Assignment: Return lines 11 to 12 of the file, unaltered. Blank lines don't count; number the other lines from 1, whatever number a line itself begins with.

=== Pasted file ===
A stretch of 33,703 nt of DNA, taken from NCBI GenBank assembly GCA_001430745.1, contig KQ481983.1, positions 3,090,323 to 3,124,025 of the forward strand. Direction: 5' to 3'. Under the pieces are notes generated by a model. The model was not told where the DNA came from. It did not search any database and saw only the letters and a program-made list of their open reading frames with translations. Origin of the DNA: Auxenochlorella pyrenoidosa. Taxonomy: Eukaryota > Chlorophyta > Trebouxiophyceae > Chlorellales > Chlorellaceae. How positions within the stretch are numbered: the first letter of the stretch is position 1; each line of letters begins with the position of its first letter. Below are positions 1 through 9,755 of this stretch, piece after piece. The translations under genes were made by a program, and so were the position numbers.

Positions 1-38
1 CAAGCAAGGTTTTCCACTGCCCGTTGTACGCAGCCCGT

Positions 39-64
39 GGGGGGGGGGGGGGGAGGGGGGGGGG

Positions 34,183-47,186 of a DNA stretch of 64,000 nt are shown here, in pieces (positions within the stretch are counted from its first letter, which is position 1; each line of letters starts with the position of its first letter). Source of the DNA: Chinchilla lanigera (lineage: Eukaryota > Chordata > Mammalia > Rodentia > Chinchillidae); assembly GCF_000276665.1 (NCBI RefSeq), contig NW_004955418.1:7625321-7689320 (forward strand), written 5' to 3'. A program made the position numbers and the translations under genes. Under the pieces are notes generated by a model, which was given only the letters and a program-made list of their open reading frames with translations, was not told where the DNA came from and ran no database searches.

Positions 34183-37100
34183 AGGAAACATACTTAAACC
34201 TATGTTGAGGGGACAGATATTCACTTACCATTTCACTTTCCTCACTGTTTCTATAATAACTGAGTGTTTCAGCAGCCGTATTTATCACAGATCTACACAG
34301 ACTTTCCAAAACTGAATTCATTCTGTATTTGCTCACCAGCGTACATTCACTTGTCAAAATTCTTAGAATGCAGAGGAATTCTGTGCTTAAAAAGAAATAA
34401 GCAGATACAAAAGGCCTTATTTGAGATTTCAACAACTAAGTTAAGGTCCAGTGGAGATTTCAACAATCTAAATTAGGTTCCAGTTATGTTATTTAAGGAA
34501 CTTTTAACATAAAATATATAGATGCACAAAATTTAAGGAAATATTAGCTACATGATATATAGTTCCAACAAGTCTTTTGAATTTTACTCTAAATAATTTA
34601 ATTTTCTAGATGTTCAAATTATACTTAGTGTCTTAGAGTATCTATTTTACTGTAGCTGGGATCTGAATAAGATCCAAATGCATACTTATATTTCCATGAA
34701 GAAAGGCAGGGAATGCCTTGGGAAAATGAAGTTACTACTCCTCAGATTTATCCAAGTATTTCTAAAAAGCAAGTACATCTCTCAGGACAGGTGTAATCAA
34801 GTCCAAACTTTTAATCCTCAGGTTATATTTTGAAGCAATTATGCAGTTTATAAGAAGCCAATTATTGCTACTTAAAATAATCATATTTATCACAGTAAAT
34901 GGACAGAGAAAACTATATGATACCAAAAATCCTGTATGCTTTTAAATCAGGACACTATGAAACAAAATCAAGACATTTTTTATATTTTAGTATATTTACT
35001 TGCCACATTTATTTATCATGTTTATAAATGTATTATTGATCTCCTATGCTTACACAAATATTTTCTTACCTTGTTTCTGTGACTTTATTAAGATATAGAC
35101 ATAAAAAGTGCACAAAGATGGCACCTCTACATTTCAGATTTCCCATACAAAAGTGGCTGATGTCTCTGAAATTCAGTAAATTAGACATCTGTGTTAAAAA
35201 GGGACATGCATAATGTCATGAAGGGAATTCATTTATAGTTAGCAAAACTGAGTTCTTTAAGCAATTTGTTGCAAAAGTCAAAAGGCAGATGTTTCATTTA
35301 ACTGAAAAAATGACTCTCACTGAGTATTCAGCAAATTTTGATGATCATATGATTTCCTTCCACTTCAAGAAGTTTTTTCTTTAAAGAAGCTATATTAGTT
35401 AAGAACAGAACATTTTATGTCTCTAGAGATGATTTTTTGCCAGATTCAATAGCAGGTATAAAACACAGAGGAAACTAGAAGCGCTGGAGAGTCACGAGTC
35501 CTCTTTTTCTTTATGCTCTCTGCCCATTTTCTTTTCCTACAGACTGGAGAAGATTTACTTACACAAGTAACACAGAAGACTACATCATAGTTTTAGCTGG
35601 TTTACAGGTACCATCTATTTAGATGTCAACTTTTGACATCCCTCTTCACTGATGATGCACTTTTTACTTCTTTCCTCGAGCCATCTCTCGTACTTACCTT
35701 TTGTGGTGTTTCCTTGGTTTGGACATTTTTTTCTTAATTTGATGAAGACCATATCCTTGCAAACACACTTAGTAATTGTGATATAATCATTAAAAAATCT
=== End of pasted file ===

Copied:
34401 GCAGATACAAAAGGCCTTATTTGAGATTTCAACAACTAAGTTAAGGTCCAGTGGAGATTTCAACAATCTAAATTAGGTTCCAGTTATGTTATTTAAGGAA
34501 CTTTTAACATAAAATATATAGATGCACAAAATTTAAGGAAATATTAGCTACATGATATATAGTTCCAACAAGTCTTTTGAATTTTACTCTAAATAATTTA